As baby boomers have aged, what have we become?

Our parents grabbed the title “Greatest Generation.” But while it can be easy to forget, ours has been pretty great too. That’s what Carrier Slocomb writes about in this essay about our generation: Dig A Little Deeper.

As flighty as this may sound, what would you be doing if you weren’t here? Even while it sounds like something I might have asked in the ‘sixties,’ it may still be relevant. Maybe you’re in a bad place because everything you relied on – job, spouse, 401K, health, and home – has fallen through? Or could you be in a much better place?

Carrier Slocomb

You’ve shed previous chains and anchors and you’re curious, though a little frightened, about what the future holds, right? No matter, you can take some comfort in the fact that there are a whole lot of us on this ship. Boomers will be 26% of America for years to come and that, quite frankly, gives us power.

So excuse the muscle flexing, but it can’t be helped. Have you noticed how much bad press we boomers draw? Google the phrase ‘boomers responsible for…’ and what comes up is some nasty, exaggerated stuff that’s failed, been damaged, or was completely consumed by us. You get the feeling no one’s going to call us the “Greatest Generation” ever. We still hold authority though, and we can still make a huge impact on society.

In the past, our power seemed limitless; exercising our own free will worked for us for years. True, we’re older now, and many of us are closer to broke, not farther, but it ain’t over yet!

Sometimes we forget what we were once worthy of – our generation gave the world hallmarks like transparent politics, a greener, cleaner planet, alternative energies, and explosive technology to name just a few? The vibrant, tech-heavy economy that defeats so many of us is due to our embrace, not those born after Gates and Jobs began their success. So when the young’uns growl and beat their chests, remember the part you served.

They say economies are like new restaurants that people crowd into for a time, then make famous, and then abandon when the menu, once so elite, becomes too familiar for them. Our work careers are like trips up and down the old sledding hill; we really shouldn’t be surprised by any more bumps.

Of course we can’t turn the clock back, speed the economy up, or slow technology down; however, we can lead by example. We can still effectively be here, so when you’re digging down looking for courage, dig higher than you normally would.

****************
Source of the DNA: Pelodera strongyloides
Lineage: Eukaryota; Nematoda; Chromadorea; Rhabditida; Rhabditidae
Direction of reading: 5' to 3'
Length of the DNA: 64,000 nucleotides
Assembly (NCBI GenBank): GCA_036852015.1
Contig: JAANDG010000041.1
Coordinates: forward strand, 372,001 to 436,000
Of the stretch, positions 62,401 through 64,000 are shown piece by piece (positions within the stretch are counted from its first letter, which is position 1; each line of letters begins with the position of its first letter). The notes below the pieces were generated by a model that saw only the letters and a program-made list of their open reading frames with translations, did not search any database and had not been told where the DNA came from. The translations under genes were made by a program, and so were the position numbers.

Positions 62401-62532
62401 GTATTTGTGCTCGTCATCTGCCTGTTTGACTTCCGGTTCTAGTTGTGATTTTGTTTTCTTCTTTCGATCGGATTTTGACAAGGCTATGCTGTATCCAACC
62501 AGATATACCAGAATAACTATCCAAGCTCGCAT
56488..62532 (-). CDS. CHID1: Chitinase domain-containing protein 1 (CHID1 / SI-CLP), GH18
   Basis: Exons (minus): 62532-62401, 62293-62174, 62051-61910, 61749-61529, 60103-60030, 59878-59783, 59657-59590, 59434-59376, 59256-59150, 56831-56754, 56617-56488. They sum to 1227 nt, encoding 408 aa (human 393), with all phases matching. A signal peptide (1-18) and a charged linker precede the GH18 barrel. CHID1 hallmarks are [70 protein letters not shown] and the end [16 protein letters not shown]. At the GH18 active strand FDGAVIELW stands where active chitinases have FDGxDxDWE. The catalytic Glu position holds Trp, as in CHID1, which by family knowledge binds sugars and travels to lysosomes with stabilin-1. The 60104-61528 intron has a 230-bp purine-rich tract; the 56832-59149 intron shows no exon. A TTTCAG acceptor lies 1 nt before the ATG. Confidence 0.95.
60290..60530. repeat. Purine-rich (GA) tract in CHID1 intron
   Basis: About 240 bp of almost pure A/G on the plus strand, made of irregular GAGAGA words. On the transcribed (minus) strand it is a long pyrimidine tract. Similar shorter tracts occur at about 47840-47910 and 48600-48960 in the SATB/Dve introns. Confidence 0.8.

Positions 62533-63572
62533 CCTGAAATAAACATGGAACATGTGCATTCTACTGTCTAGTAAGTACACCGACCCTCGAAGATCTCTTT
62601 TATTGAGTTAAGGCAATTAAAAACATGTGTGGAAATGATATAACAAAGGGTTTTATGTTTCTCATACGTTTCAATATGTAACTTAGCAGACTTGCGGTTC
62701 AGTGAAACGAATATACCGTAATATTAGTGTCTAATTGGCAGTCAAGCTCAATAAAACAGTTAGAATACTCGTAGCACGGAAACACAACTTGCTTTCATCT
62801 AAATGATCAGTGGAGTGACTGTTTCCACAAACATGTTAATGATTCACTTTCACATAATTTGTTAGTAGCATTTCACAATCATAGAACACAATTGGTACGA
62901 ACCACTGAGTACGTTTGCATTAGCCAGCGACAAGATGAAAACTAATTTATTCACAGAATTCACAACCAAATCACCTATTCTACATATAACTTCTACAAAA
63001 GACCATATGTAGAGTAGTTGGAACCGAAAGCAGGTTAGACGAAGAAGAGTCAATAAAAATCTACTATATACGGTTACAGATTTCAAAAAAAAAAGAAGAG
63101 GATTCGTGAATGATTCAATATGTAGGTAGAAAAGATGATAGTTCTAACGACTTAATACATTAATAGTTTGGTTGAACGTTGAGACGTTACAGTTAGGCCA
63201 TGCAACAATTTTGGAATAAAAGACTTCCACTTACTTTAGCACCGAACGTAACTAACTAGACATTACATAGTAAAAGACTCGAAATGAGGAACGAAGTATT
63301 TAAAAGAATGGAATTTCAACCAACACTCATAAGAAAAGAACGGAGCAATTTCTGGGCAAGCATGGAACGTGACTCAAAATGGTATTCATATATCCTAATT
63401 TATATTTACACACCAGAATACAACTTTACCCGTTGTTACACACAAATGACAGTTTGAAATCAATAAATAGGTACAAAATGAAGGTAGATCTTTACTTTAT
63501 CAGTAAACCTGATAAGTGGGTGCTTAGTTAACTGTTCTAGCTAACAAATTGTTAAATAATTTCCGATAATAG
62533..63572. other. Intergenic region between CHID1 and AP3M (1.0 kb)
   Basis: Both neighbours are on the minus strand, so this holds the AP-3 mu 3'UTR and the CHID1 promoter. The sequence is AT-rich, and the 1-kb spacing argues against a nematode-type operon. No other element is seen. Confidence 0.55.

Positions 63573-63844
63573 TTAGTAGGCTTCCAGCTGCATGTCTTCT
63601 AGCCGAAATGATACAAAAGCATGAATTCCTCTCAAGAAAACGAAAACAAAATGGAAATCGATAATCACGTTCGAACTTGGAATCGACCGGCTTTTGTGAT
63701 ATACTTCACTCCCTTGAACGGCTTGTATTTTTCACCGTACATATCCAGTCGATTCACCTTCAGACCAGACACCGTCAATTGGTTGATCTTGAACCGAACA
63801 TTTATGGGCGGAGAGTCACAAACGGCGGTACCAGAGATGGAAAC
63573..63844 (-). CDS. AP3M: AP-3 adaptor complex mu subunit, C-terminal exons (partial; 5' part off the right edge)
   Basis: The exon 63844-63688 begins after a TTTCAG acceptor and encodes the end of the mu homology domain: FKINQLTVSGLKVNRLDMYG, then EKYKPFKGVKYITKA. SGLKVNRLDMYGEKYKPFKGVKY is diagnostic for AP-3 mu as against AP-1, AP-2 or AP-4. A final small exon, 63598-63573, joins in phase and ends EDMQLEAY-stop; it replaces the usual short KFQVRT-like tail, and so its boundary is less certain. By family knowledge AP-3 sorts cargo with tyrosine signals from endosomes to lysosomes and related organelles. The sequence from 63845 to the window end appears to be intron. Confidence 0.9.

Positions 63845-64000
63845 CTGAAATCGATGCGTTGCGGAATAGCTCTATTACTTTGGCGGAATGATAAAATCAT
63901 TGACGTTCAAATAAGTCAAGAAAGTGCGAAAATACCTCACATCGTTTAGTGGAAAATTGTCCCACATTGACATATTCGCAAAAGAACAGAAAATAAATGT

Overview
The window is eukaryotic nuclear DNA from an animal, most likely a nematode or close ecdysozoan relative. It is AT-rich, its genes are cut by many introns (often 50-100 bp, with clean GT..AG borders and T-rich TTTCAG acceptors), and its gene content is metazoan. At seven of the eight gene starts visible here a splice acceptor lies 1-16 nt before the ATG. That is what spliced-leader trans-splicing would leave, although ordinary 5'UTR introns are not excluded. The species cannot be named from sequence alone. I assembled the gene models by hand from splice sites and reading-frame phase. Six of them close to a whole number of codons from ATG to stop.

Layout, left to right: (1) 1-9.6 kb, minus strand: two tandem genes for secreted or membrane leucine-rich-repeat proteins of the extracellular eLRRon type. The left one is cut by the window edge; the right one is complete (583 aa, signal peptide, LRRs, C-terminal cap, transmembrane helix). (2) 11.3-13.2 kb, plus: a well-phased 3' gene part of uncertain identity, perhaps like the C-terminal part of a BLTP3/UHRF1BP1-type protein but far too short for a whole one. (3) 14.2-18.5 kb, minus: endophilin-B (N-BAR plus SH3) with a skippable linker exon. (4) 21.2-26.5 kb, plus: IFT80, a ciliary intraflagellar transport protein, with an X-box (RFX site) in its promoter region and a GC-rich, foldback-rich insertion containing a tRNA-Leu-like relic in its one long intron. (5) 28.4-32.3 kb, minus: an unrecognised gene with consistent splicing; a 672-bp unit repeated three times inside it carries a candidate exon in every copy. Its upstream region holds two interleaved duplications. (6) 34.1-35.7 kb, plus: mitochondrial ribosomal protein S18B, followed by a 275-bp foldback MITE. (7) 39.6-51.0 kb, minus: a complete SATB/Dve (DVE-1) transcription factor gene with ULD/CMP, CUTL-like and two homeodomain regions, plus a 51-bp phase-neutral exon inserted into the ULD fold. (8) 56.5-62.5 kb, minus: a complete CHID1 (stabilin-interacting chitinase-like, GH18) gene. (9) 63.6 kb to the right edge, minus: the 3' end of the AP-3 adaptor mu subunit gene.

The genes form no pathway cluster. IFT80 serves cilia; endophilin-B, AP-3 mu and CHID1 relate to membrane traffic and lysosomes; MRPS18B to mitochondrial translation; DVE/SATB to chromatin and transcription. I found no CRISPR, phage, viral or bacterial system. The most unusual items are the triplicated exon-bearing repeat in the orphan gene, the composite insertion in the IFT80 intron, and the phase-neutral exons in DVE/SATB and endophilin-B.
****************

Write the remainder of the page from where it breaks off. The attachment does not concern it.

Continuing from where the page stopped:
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  1. Max,

    Funny you mentioned not being at the top of your game yet.
    That’s exactly where I thought I was professionally speaking and then all of sudden
    I get my Welcome to AARP introductory kit! ….YGBSM! …It’s like they want you to punt on third down.
    Roadside assistance discount…don’t need it……..Photo spread of Miss Marple ..not having it.
    It’s like our friend Dennis Hopper said “You my friend , need a plan” (see plan below)

    “Life is not a journey to the grave with the intention of arriving safely in a pretty, and well preserved body, but rather to skid in broadside, thoroughly used up, totally worn out, and loudly proclaiming—*WOW-What a ride*!”

    Cheers to all my fellow boomers. I’m right there with you.

  2. We may not be the Greatest Generation: but we’re their children!

    We’ve been a force through every stage of our lives, from fashion to music to food to changing the way people think – think Vietnam. We’re the youngest “older” people in human history. Just think about what we can still do!

  3. Hi Carrier: You’re addressing the very question with which I’ve been grappling for several months. I’m a recently divorced baby boomer redefining myself, seeking adventure on the way, and trying to put shape to all I’m experiencing in my own blog, The Diary of the Vixen Divorcee. The world has certainly surprised me and set me on a most unexpected journey. And who would ever have thought that this boomer would become a blogger?

  4. Not quite sure what your point is here. My career has been on an upward 25 year trajectory and I’m nowhere near the top of my game yet. Onward and upward. Don’t really think boomers have been hurt any more by the current economy than anyone else. Maybe even less. I think our generational power is still limitless and I was much closer to broke, as you put it, 30 yrs ago than now.

  5. The great news, as you’ve expressed, is that our story is still being written. I think it’s impossible to evaluate a generation that is still going strong and which is now redefining aging. I am proud to be a Boomer!

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